National parks and beyond – the Buck family enjoy getting active outdoors. Credit: Allyson Buck

Naturally, travelling with Sam’s disability is a challenge, but we’ve picked up a few tips and tricks that make it easier. 

We always rent a car when we travel – public transportation is not reliably accessible anywhere in the world, and generally not easily available in the US. We usually get a minivan or SUV to fit the wheelchair and luggage, and it makes it easier to lift Sam in and out of the car. Distances are vast in the US; on an average roadtrip we can drive thousands of kilometres, so we always spend hours in the car together, sometimes driving each other crazy but most of the time just being together. We always travel with a large vinyl, felt-backed tablecloth that we can lay out on the side of the road for diaper changes. I usually sew 2 of these tablecloths together so the vinyl side is facing out on each, which makes a very large, lightweight and inexpensive changing mat.

When we travel in the US, we don’t plan our trips. We decide what we want to do on a day-to-day basis, and we don’t book any hotels outside the first night or two. We know we are rarely more than an hour away from a decent chain hotel. We book something online mid to late afternoon and have never had any difficulty finding a place to stay (though obviously this doesn’t apply if, for instance, you want to go to New Orleans during Mardi Gras). This gives us the flexibility we need when travelling with Sam. Timing varies because often you can only see a limited area with a wheelchair, so sightseeing goes quicker. Sometimes you have to wait for an accessible tour and other times it just takes a while to get in and out of the car. We have found that not planning takes the stress out of travelling with Sam. We never have to rush, we see how we feel on the day, stop if and when we want, and find some place to crash at the end of the evening. Something that makes this possible is travelling with a blow-up pool (a square kiddie one with a padded inflatable bottom) for Sam to sleep in. This gives us the ability to stay in any hotel room because we don’t need an extra bed for him. 

We always look for accessible activities in the area. We have tried to make sure Sam can participate in as many activities as he can, and we always have a back carrier with us to go hiking and get upstairs when needed. We always loved skiing, so we still do it – Sam goes in a bi-ski. He has also water-skied and kayaked. There are many accessible programs available if you search.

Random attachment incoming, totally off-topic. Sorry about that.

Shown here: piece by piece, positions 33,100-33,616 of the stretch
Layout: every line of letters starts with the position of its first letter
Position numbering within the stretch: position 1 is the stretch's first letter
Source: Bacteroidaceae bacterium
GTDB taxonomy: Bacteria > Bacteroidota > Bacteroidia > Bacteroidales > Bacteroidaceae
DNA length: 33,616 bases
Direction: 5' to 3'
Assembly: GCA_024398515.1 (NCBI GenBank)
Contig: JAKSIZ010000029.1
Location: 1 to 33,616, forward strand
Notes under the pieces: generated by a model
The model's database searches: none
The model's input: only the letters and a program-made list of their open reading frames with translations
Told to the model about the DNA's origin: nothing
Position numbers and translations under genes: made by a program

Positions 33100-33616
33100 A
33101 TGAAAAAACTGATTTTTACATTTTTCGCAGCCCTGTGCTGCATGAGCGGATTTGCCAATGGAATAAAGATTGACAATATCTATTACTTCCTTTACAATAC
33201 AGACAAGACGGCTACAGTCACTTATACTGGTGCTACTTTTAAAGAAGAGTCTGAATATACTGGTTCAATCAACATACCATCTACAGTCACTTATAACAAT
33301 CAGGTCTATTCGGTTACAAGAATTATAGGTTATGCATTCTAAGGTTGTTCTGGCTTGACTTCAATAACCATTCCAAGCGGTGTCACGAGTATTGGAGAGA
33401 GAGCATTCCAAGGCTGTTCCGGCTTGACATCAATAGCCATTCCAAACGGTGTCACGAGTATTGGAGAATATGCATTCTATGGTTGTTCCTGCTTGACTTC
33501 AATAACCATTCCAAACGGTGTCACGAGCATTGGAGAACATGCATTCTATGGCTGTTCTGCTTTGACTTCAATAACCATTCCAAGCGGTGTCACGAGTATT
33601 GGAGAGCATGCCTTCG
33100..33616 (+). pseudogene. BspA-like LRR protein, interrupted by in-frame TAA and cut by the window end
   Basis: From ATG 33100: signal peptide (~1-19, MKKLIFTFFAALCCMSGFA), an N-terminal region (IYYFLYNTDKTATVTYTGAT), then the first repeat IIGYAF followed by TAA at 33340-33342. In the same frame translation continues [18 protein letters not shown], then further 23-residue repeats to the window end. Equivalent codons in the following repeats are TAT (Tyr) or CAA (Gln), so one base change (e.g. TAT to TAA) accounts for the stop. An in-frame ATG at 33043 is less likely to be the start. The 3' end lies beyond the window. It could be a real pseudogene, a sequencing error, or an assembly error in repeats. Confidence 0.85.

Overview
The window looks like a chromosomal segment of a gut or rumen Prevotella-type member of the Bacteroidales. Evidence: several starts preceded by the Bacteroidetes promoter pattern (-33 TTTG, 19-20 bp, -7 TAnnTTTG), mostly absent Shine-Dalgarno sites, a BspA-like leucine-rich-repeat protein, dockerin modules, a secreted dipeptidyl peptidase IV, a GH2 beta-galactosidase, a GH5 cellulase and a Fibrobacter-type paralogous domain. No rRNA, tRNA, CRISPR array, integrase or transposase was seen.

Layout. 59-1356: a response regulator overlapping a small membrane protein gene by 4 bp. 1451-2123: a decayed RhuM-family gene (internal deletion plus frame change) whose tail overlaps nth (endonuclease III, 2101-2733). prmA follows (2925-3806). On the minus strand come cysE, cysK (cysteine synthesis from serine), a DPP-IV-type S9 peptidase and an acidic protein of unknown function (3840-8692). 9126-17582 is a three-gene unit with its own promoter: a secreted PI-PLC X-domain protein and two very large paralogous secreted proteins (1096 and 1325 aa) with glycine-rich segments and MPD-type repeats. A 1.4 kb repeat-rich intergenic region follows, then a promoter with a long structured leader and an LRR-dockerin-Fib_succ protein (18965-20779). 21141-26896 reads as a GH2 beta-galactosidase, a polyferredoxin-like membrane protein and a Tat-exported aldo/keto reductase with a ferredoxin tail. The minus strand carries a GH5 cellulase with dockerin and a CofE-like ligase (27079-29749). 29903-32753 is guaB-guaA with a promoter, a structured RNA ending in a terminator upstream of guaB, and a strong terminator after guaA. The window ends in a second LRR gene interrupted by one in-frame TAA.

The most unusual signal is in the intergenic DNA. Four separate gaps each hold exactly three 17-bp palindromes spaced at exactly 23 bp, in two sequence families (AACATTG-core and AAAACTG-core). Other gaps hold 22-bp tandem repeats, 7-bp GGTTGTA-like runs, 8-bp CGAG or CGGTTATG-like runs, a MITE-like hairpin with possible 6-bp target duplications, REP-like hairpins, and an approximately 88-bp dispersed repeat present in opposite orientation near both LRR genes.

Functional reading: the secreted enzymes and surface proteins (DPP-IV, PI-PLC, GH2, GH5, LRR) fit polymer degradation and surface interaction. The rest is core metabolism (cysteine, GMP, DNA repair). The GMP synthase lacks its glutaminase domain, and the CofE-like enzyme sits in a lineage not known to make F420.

Sam uses a bi-ski when the family head on a snow holiday. Credit: Allyson Buck

Travelling is difficult with Sam, so why do we do it? When you are the parent of a disabled child, it’s easy to become a little absorbed in your own life and your own problems, mostly because there isn’t a lot of time to think about much else besides what needs to be done at that moment. Travel gives us a perspective that we can’t get at home. There is nothing like being alone at the top of a mountain or driving for hours through open countryside without seeing another sign of life to give you a sense of perspective; to make you realise how fleeting and ultimately tiny your life is.

Travel absolutely brings us closer together as a family. At home we all get caught up in our day-to-day activities – everybody doing their own thing while together in the house. But when we travel we have a forced togetherness, which has made us a close unit. Then there are the memories of the experiences we’ve had: a black bear walking in front of our car in Glacier; peering into an active volcano in Hawai‘I; hiking down a canyon where the edge was too close for comfort in Canyon de Chelly; skiing down a mountain with Sam in a bi-ski; kayaking on a calm lake. These are the memories we’ll still have long after Sam is gone.

Holidays are all about the amazing memories! Follow the Buck family adventures on Facebook. Credit: Allyson Buck

Can we do everything we want when we travel? No. Do we wish Sam was healthy and our vacation options were limitless? Of course. But if Sam were healthy, we wouldn’t be out there doing it – we wouldn’t be travelling half as much as we do now. We would be doing more organised holidays that keep our kids out of our hair instead of holidays where we are together, a family of five, a unit figuring it out as we go along. We are creating so many memories as a family in the hopes that these memories will help sustain us long after Sam is gone. We hope that the bonds we have created through shared experiences will allow us to lean on each other when much more difficult times inevitably come.

To follow the Buck family’s journeys, check out their Facebook page, Sam vs. VWM.

This story first appeared in Travel Without Limits magazine. To subscribe to the magazine, click here.